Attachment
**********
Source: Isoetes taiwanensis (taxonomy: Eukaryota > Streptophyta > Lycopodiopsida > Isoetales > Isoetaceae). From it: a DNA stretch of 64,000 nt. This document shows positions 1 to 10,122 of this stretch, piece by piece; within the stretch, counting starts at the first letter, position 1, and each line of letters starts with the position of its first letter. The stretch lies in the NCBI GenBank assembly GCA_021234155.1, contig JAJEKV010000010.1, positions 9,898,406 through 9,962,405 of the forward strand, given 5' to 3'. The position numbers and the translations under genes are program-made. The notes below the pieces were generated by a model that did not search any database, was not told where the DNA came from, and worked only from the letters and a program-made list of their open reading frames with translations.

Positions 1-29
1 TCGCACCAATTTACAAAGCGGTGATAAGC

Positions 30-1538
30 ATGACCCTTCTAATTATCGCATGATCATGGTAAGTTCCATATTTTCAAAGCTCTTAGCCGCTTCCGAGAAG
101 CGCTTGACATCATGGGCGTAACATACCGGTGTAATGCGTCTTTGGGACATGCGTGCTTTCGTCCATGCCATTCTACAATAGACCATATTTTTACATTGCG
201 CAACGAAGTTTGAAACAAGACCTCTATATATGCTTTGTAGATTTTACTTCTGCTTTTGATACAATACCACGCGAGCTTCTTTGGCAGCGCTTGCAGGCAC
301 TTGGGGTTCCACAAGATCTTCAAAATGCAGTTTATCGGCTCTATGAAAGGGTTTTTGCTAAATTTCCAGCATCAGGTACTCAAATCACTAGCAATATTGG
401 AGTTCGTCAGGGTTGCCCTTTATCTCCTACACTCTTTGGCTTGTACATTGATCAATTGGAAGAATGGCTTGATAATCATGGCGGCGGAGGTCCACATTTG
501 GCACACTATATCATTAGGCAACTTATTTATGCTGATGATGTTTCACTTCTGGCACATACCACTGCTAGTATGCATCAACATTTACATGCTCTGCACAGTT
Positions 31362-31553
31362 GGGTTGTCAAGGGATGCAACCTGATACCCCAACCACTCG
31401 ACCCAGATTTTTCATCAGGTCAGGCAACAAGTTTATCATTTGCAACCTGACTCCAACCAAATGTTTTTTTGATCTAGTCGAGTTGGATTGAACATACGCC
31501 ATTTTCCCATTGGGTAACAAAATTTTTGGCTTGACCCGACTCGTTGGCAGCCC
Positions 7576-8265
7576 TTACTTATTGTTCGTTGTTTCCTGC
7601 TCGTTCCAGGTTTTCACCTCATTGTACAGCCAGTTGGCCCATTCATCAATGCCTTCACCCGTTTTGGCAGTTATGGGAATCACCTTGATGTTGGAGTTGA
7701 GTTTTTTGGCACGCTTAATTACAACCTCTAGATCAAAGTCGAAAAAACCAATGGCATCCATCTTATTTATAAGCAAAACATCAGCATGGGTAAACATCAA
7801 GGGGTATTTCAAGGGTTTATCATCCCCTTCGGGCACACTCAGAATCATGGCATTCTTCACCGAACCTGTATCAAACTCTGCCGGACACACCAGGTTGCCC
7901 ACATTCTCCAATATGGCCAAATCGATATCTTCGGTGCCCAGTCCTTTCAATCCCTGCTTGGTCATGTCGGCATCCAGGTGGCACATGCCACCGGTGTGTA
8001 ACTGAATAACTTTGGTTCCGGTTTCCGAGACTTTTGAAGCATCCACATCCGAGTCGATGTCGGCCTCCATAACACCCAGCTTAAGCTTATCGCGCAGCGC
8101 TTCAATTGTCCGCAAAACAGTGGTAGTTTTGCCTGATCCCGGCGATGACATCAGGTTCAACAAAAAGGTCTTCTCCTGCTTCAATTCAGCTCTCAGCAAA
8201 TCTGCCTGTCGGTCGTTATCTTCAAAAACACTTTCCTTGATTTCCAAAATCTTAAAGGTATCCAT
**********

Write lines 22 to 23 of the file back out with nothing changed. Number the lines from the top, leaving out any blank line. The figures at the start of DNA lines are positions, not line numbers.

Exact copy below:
8101 TTCAATTGTCCGCAAAACAGTGGTAGTTTTGCCTGATCCCGGCGATGACATCAGGTTCAACAAAAAGGTCTTCTCCTGCTTCAATTCAGCTCTCAGCAAA
8201 TCTGCCTGTCGGTCGTTATCTTCAAAAACACTTTCCTTGATTTCCAAAATCTTAAAGGTATCCAT